Pictured: Liquor Minister Paul Papalia with Pilbara MP Kevin Michel and local licensee Sharon Guilford

The Banned Drinkers Register trial in the Pilbara region of Western Australia has been set for a rollout in the first quarter of 2020.

The Australian Hotels Association (AHA WA), Liquor Stores Association of Western Australia (LSA WA) and Tourism, Liquor and Racing Minister Paul Papalia met with community stakeholders recently for a series of consultative meetings ahead of the rollout.

The meetings revolved around informing stakeholders of the processes in relation to the BDR and clarifying any misconceptions they had about the rollout of the project.

The proposed measures would see scanning technology installed in all takeaway licensed premises that would cross check customer photo identification with the banned drinkers register and if the machine turns red, the customer would be denied the purchase.

Banned drinkers would include drunk drivers and domestic violence abusers, and if they were flagged trying to purchase alcohol their details would be shared with rehabilitation agencies. The goal is to get these people help with overcoming their alcohol issues.

AHA WA CEO Bradley Woods commended the State Government and in particular, Minister Papalia, for his support of the targeted measure to reduce alcohol-related harm.

“We congratulate Minister Papalia on his engagement with industry and his willingness to support a trial of the BDR, which follows a 10 year industry led battle to get the initiative up and running,” Woods said.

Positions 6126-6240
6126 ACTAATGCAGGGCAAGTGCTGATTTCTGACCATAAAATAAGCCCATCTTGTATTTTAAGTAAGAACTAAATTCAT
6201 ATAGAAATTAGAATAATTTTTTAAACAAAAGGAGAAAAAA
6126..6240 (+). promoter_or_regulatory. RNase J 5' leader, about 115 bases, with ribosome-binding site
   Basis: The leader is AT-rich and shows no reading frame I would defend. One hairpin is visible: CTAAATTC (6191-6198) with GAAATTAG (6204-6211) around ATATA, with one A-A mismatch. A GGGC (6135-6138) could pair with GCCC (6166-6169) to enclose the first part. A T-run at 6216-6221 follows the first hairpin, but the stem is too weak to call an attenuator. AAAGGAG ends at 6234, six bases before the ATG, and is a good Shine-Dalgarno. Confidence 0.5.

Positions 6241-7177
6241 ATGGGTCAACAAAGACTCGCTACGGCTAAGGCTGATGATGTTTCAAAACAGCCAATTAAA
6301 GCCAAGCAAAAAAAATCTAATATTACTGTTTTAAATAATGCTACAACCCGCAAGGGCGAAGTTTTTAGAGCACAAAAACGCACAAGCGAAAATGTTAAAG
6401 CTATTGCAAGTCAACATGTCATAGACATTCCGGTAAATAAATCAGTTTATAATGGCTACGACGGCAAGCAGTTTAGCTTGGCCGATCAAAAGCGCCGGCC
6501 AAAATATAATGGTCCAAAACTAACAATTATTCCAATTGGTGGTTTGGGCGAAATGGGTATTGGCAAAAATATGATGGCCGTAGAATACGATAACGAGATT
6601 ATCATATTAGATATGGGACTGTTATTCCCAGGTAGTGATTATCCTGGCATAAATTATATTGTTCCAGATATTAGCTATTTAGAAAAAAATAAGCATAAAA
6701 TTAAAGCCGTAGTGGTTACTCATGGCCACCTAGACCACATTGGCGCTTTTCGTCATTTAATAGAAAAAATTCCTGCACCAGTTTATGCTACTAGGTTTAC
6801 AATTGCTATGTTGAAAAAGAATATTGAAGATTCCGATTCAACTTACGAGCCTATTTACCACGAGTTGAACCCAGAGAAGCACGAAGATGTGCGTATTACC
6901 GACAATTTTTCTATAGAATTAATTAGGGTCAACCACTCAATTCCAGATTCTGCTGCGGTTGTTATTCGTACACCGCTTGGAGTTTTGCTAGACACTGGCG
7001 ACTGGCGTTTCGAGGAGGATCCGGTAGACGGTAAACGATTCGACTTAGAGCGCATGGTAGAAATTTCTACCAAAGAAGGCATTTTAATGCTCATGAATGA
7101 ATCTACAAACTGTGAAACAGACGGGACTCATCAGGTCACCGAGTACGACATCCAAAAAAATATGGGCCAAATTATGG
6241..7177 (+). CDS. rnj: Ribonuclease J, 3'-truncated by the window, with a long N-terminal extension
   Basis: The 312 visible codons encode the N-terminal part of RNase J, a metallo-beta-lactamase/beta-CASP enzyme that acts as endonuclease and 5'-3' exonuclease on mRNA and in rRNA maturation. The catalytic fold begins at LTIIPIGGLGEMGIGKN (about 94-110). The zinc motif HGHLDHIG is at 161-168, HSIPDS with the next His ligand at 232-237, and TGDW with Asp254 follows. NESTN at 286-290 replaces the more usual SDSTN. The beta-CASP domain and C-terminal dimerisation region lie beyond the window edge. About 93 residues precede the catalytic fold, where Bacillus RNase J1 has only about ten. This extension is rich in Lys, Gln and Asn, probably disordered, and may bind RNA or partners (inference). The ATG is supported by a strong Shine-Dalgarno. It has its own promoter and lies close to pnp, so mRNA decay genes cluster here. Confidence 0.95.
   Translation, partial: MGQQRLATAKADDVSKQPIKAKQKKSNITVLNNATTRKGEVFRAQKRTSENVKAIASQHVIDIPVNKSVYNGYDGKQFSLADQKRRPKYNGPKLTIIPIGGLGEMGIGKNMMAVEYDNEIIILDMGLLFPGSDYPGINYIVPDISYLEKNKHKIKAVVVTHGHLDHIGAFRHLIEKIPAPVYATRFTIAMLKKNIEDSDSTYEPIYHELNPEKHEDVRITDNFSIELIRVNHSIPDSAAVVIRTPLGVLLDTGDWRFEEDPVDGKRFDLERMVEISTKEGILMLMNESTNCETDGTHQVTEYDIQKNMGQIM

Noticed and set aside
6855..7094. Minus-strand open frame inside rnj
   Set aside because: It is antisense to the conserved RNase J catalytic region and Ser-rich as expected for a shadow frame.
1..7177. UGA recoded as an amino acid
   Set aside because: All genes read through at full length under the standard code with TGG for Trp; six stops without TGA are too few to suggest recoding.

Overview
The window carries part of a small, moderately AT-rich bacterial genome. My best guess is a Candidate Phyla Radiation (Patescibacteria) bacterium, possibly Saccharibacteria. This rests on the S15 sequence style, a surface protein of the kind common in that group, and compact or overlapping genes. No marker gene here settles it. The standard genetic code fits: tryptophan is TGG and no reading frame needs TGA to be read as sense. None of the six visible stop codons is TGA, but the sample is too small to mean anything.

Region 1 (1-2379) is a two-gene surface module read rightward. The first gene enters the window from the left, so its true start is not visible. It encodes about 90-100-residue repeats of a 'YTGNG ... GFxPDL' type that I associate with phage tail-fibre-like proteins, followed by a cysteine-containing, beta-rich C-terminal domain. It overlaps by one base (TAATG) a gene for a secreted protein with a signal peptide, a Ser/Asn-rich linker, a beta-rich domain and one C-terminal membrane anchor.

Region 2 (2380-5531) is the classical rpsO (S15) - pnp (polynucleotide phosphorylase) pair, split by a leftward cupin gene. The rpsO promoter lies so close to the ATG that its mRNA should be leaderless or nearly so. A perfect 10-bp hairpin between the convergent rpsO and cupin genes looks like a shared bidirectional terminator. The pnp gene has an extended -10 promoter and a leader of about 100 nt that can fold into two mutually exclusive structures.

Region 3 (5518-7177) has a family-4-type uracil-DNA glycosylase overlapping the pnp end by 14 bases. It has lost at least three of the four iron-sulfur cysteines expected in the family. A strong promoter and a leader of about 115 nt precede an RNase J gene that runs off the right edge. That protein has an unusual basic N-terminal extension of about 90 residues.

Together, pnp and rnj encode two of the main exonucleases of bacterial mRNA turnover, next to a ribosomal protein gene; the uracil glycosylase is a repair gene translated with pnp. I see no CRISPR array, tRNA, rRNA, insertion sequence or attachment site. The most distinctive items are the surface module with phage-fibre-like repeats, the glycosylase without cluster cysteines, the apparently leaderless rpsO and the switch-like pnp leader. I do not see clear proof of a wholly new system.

“With technology rapidly changing how we work, live and interact with each other, the BDR has the potential to be at the frontier of harm minimisation for alcohol fuelled anti-social behaviour, particularly in WA’s regional and remote communities.”

LSA WA CEO Peter Peck echoed Woods’ sentiments, also saying that there is no other system currently in place that aims to both identify but also rehabilitate problem drinkers.

“It’s encouraging to see a Minister taking the ‘bull by the horns’, listening to industry and making a decision for the benefit of the entire community. We know that blanket alcohol restrictions don’t work. We know penalising many for the sake of a few bad apples isn’t the way to solve these issues,” he said.

“One of the most significant elements associated with the BDR is the fact that for every person who is placed on the register, by way of a WA Police issued Barring Notice or Prohibition Order, are the series of wrap around health services that will be on offer.

“Right now, there is no other system in place that targets the problem drinker and triggers the treatment services to help rehabilitate and counsel the affected person.”

He said the benefits for the community at large were wide-ranging and the trial would demonstrate in the fullness of time, to effectively manage problem drinking and associated domestic violence and anti-social behaviour.

Both industry associations congratulate the local community and industry stakeholders across the Pilbara for their perseverance in working to ensure the BDR becomes a reality.

The trial is expected to commence with an initial systems test in Port and South Hedland with the rest of the Pilbara to follow soon after.


Deborah Jackson

Deb joined Intermedia in 2015 as Editor of National Liquor News and Deputy Editor of The Shout. Since then, she has also worked as the Editor of Beer & Brewer and the New Zealand title, World of Wine....

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